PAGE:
Spreading cancer survives via signals from nearby blood vessels long before new vessels are grown

December 19, 2003

DURHAM, N.C. -- In one of the clearest models of cancer metastasis, scientists have shown that spreading cancer cells receive growth-sustaining signals from nearby blood vessels telling them where to go for permanent nourishment and oxygen.

These signals actually protect the fledgling cancer cells long before new blood vessels have grown around the cancer to supply it with a more permanent source of nutrients and oxygen, said the researchers from the Duke Comprehensive Cancer Center.

Their results will be published in the Dec. 19, 2003, issue of the Federation of American Societies for Experimental Biology Journal.

"We've demonstrated a give and take relationship in which cancer cells release signals to nearby blood vessels to stimulate new vessel growth, and in turn, blood vessels release signals that sustain the migrating cancer cells as they try to establish themselves in new tissue," said Duke cancer biologist Mark Dewhirst, Ph.D.

Dewhirst said his findings present a model of the earliest stages of cancer metastasis, and they bolster medicine's latest strategy of blocking blood vessel growth as a means of inhibiting cancer's spread.

Scientists have long known that tumors secrete proteins which promote the growth of new blood vessels to sustain the tumor's continued growth. What they didn't realize is that endothelial cells that line the blood vessels are also releasing signals back to the cancer cells that protect the cancer cells from dying and direct them to grow toward the blood vessel.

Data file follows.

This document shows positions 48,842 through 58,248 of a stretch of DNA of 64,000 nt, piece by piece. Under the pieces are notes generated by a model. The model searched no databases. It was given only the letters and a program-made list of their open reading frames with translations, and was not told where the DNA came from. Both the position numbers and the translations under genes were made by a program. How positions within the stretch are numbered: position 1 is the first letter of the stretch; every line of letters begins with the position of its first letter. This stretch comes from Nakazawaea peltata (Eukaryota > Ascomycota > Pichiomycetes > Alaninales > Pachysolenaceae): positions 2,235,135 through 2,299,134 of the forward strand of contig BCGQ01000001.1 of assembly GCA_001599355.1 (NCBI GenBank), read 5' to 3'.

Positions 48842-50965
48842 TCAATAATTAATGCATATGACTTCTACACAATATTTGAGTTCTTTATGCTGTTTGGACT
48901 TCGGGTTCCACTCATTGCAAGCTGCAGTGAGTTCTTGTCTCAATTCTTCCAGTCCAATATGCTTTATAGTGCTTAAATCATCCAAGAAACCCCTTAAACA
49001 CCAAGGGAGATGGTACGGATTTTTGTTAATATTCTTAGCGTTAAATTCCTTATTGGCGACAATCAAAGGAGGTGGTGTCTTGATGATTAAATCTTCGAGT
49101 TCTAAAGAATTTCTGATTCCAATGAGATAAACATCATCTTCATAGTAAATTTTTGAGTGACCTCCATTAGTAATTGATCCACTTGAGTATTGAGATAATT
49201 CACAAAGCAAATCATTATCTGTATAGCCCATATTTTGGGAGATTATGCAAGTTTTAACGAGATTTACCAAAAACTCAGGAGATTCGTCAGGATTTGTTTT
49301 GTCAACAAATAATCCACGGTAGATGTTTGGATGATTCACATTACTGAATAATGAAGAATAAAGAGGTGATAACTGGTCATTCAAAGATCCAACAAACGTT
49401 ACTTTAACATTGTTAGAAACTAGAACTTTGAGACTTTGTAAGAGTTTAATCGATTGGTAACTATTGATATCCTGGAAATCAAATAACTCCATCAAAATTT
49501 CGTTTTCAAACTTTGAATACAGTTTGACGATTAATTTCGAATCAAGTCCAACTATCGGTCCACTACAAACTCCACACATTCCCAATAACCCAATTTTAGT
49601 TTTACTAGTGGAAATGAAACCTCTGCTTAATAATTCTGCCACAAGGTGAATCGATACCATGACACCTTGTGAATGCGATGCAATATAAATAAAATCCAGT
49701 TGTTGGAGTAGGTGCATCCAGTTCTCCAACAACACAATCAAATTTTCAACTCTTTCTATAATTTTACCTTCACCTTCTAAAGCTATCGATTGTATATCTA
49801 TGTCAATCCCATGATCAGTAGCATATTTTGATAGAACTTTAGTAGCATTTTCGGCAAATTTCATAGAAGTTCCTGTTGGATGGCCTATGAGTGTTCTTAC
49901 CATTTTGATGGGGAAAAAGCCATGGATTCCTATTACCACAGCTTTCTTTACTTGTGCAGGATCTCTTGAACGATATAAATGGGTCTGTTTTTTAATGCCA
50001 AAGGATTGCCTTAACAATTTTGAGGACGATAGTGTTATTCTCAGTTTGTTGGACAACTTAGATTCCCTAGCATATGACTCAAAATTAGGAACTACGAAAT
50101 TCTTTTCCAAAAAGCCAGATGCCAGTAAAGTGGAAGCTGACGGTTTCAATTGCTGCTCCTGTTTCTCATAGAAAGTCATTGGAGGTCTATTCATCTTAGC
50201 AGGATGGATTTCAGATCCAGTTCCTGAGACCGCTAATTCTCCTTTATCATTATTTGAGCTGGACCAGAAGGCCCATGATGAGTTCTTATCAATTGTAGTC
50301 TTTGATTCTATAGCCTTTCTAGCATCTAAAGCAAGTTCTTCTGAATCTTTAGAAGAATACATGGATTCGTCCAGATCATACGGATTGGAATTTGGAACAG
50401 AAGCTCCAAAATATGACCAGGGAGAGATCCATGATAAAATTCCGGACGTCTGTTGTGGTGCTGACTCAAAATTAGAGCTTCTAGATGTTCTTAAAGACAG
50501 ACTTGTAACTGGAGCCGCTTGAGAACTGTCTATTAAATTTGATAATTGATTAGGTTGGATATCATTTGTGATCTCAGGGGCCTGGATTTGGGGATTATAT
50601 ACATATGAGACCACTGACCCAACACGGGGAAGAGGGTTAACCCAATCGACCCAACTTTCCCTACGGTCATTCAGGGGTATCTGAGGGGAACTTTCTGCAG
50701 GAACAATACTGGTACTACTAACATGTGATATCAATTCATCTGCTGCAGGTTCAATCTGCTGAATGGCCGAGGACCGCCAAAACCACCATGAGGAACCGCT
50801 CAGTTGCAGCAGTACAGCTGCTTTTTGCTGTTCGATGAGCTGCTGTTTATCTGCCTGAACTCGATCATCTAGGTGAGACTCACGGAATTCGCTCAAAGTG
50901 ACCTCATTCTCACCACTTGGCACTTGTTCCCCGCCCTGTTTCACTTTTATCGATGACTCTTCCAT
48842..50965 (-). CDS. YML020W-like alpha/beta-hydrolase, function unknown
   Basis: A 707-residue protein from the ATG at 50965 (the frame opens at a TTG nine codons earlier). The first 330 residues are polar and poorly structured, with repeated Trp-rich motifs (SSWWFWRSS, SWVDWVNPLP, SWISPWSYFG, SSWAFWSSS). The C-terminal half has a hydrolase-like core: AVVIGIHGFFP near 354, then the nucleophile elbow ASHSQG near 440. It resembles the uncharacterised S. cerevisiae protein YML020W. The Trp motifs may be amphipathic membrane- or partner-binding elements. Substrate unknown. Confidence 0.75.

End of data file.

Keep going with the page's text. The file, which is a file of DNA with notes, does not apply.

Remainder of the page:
In fact, the cancer cells respond to the endothelial cells' messages by elongating and stretching toward the blood vessel in a column formation, their study showed. This change occurs within days after the cancer cells are implanted in the tissue, and long before new blood vessels have begun to form.

"Our data show that blood vessel endothelial cells are involved in cancer survival and growth at a far earlier stage than we had originally believed," said Dewhirst. "This discovery energizes our efforts to block these signals from being released and to inhibit new blood vessels from forming." Such a strategy is called anti-angiogenesis.

The two-way dialogue begins when cancer cells secrete proteins -- such as vascular endothelial growth factor (VEGF) and angiopoietin 2 -- that alert blood vessels to their presence. These proteins prime the blood vessels to initiate new blood vessel growth.

In response, blood vessel endothelial cells release numerous growth and survival factors that sustain the tumor's survival and invasion of the tissue, the study indicated.

Dewhirst's team demonstrated this two-way dialogue between cancer cells and blood vessels by testing how certain signals affected cancer cells in the test tube and in animals. They found that:Dewhirst said these findings will help them block the earliest stages of cancer metastasis -- or spreading from the primary tumor site -- because they demonstrate how the fledgling metastatic cancer cell adapt and survive in their new environment.